After cleaning up the traditional nests in January, hornbills have, since February, started nesting eggs in tree cavities deep inside the jungles in Karian Shola near Top Slip in the Anamalai Tiger Reserve (ATR).
The chicks are expected to hatch out by the end of May or June.
While there is sustained focus on conservation of tigers and protection of herbivores that serve as a prey base for the carnivores, the multiplying of hornbills is also happening within the ATR.
Two species of hornbills found in this part of Western Ghats are Great Pied Hornbill (Buceros Bicornis) and Malabar Grey Hornbill (Ocyceros griseus).
“We have spotted close to 25 nests in the thick forests of Karian Shola,” Range Officer of Ulandy– Top Slip range S. Thangaraj Panneerselvam said.
Since the hornbill is a very shy bird, forest officials have denied trekking permission for tourists and access to Karian Shola even for naturalists.
“We do not want the nesting or the feeding of the female bird by the male bird to be disturbed. There is instruction to this effect from Field Director of ATR H. Basavaraju,” the Range Officer said.
Any disturbance will result in the male bird keeping away from the nest and this may cause the death of the female and the chicks as it is the male that brings them food.
When it comes to nesting, the hornbills occupy only the traditional nests, which are typical hollows in tall trees in rainforests.
The same hollow is the nest year after year. It is abandoned only if the trees fall or any form of severe disturbance.
If barks grow and cover the nests used last year, look for another nesting place. The one with a narrow opening is taken over by the Malabar Grey Hornbill, which is smaller than the Great Pied Hornbill.
The nests are cleaned after surveillance for nearly a day to ascertain the presence of predators. It is done in January and nesting begins in February. The incubation period is 90 days.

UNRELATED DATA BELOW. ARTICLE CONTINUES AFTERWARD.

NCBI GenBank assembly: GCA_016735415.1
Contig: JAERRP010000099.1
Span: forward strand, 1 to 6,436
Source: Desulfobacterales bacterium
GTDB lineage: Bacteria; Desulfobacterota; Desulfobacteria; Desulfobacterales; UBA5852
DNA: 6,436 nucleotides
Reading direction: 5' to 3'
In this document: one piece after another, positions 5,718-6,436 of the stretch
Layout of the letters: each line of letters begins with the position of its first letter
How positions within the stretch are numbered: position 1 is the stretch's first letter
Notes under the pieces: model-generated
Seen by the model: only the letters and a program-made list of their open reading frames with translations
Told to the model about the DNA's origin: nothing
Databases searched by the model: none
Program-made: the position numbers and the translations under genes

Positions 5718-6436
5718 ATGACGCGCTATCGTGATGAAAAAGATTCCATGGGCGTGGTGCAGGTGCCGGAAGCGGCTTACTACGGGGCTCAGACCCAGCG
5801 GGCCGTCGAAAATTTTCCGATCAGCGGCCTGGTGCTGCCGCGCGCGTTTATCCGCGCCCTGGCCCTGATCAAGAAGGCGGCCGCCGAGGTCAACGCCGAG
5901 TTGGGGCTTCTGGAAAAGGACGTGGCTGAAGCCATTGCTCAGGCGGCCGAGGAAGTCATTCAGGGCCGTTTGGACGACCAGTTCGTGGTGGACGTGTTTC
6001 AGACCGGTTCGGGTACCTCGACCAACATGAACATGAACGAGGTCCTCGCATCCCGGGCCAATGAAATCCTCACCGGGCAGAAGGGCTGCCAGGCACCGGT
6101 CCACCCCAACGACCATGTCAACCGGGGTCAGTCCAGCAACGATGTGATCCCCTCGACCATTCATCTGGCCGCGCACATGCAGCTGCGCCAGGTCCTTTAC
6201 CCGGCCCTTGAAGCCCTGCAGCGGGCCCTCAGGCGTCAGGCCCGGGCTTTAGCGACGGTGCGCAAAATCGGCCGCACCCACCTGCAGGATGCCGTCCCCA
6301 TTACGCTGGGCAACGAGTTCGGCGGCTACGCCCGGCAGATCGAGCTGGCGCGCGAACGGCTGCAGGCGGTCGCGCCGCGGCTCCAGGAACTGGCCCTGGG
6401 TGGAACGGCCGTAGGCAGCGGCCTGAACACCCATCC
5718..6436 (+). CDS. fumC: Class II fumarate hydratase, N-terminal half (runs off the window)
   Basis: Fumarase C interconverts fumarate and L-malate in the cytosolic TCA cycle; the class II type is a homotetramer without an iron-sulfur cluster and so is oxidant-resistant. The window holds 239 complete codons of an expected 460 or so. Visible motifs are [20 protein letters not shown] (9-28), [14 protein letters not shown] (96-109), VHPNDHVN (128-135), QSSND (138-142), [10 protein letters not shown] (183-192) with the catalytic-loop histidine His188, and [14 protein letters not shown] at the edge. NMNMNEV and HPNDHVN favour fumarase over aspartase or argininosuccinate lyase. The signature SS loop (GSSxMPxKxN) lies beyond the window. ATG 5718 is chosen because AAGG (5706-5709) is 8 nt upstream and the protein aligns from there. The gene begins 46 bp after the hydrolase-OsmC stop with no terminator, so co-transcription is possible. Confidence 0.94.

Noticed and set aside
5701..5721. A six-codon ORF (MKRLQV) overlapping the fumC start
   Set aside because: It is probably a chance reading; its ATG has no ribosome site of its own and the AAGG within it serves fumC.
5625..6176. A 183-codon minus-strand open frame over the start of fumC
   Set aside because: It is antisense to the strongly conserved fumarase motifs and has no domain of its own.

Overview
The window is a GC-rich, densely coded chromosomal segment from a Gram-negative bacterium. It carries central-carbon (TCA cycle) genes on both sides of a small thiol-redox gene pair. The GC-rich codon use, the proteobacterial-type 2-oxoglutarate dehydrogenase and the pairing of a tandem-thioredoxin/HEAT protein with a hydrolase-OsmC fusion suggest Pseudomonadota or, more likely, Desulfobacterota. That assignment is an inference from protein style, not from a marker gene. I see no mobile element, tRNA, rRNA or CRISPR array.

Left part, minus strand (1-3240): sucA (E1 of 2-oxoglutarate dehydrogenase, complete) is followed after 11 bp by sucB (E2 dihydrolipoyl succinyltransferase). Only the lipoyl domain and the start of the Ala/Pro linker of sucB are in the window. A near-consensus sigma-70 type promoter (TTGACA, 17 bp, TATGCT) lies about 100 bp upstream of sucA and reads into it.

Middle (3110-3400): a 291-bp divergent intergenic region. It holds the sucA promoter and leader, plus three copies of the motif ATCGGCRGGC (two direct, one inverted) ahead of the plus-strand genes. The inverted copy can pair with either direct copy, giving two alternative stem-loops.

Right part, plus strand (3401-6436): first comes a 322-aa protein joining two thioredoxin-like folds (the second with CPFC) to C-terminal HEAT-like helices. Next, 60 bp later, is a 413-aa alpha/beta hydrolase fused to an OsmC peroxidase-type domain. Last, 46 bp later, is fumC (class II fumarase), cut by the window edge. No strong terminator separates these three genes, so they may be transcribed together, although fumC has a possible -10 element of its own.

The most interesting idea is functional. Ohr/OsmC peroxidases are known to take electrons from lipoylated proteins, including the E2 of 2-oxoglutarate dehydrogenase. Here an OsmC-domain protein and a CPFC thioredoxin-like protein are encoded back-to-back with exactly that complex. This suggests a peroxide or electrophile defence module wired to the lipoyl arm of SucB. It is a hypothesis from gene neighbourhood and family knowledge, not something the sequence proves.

Creates a quilt
Once the female bird gets into the nest, it sheds its feathers to create a quilt and on nesting the eggs, it covers the cavity with a paste made of its excrement and mud.
Hornbills normally hatch one or two eggs. To ward off ant threat to the eggs, it will keep its beak at the opening.
It is a rare sight to spot the male feeding the nesting female. The male passes food to the female through the slit that allows space only for the beak to pass.
The male bird will keep feeding the female with ficus fruits. A fortnight after hatching the eggs, the female will come out breaking the covering made of excrement and mud.
The chicks then cover the cavity and bring down the size of the opening. Male and female Hornbills then feed them with food such as snakes and lizards.
No open flying
Subsequently, for three or four days, the male and female hornbills will engage themselves in teaching flying to the chicks. The hornbills will never allow the chicks to fly in the open owing to the threat from black eagles, hawk eagles, black owl and hawk owl.
Despite such protective delivery and post-natal care, the survival rate of the hornbills is hardly 10 per cent to 15 per cent. However, of late, the population is healthy in the ATR areas.
Karian Shola was proving to be one of the best breeding sites for the hornbills, Mr. Panneerselvam said.